He said, “I think you ought to go to school. Because, son, if God opens doors and gives opportunities to you, I want you to be able to say, ‘I’m going to accept that opportunity because I believe God has something for me here. This is what God wants from me.’ I don’t want it to be because you’re not prepared to do it.”

I was pastoring in two churches now in Greenville, Mississippi.

I was uncomfortable because I felt a tremendous degree of responsibility to lead these people, and I felt incompetent to really lead that church and share the gospel. And I said, “My dad told me that I needed to really make sure I was prepared.”

Then the principal of Western High School came to ask me if I would teach a semester for him. I went to help him out and met a young girl. And the class ends and she told her dad that I was the best teacher she’d ever had in her life and told him I was a pastor. He showed up at the church. His name is T. J. Mercer. He had graduated from Reformed Theological Seminary. He was in Greenville, Mississippi, to start a PCA church.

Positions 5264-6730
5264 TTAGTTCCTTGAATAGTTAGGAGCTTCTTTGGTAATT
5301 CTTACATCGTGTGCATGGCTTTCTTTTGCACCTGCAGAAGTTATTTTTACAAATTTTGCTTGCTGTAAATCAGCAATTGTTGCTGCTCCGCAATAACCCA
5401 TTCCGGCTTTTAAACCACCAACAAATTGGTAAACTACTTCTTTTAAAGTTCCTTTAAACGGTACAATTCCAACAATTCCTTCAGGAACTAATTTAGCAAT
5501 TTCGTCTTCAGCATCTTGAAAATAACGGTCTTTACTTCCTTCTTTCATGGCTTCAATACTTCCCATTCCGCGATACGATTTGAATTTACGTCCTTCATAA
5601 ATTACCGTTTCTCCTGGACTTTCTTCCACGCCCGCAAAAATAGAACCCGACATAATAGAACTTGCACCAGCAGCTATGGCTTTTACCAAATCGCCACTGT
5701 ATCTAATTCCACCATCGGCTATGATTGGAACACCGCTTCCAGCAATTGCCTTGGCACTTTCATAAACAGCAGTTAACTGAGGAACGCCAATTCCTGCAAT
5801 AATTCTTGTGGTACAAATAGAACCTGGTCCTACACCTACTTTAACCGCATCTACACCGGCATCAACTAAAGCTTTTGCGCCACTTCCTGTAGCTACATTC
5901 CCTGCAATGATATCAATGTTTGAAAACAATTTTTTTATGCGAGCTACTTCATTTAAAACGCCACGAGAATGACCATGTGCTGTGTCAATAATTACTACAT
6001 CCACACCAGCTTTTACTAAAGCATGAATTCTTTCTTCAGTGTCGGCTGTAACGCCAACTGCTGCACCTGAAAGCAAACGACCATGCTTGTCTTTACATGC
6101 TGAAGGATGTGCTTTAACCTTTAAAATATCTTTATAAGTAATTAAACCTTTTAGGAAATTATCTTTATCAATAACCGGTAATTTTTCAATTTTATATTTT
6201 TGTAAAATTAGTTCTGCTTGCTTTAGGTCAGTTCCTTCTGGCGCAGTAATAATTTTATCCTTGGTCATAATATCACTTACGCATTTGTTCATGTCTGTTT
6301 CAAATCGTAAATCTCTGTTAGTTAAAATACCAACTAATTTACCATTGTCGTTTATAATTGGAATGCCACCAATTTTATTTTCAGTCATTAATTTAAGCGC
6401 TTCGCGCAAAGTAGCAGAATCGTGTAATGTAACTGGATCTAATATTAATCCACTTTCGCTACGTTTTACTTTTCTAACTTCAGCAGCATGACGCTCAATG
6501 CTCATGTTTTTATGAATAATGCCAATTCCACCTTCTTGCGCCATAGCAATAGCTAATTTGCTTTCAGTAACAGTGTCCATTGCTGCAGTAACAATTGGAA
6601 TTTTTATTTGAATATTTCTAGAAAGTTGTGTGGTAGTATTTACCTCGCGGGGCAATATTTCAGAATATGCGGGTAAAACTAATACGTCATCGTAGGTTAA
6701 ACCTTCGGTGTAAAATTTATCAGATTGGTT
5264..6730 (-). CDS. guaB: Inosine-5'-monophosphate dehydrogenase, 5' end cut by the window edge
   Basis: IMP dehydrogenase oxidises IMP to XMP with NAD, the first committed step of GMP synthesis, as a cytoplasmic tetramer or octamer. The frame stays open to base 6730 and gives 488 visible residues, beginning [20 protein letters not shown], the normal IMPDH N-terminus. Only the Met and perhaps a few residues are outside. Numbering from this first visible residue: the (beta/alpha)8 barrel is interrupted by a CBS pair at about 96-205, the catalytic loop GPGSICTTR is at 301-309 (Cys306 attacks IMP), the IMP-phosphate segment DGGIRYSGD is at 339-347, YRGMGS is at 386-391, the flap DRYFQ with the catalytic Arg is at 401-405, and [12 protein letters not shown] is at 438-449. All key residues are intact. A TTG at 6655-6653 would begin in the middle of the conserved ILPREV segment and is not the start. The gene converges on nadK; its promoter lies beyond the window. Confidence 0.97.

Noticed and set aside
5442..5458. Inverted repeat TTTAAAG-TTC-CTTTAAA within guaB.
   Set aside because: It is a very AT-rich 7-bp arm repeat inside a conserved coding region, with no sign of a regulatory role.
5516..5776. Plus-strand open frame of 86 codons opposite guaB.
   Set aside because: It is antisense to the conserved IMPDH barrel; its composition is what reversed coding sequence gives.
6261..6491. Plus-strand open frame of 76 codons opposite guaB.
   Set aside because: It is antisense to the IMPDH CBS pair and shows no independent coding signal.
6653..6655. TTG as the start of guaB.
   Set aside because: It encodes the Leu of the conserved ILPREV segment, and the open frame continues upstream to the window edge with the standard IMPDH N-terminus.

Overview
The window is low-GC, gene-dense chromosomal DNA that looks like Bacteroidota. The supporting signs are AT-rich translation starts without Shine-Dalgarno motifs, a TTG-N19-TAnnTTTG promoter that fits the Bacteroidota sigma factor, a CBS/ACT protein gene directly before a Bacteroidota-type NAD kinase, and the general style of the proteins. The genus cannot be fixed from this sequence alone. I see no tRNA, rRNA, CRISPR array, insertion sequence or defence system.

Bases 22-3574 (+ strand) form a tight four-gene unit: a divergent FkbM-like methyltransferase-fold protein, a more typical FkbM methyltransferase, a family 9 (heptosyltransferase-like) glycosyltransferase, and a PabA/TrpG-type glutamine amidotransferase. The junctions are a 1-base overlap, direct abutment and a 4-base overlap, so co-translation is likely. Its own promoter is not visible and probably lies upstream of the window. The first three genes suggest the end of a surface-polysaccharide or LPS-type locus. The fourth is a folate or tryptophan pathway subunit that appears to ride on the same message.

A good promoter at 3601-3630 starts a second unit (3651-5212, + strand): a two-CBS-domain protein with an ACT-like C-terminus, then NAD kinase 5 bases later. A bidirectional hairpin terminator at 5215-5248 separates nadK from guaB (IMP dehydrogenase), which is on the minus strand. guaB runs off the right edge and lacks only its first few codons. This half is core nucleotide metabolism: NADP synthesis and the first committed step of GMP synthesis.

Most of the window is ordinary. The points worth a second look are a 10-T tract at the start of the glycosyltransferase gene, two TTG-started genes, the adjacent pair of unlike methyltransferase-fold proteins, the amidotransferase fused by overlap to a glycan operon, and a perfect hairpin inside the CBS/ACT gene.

And T. J. Mercer, without my knowledge, wrote Reformed Seminary. And the next thing I knew, Reformed Seminary wrote me and wanted me to come down for a weekend. Rest of it is history.

I was convinced that God did not bring me there to leave me there. And so we walked through it.Talk about your time at seminary. What was it like? What were some of the highlights, some of the frustrations?

Well, to tell you the truth, I had a very good experience at Reformed.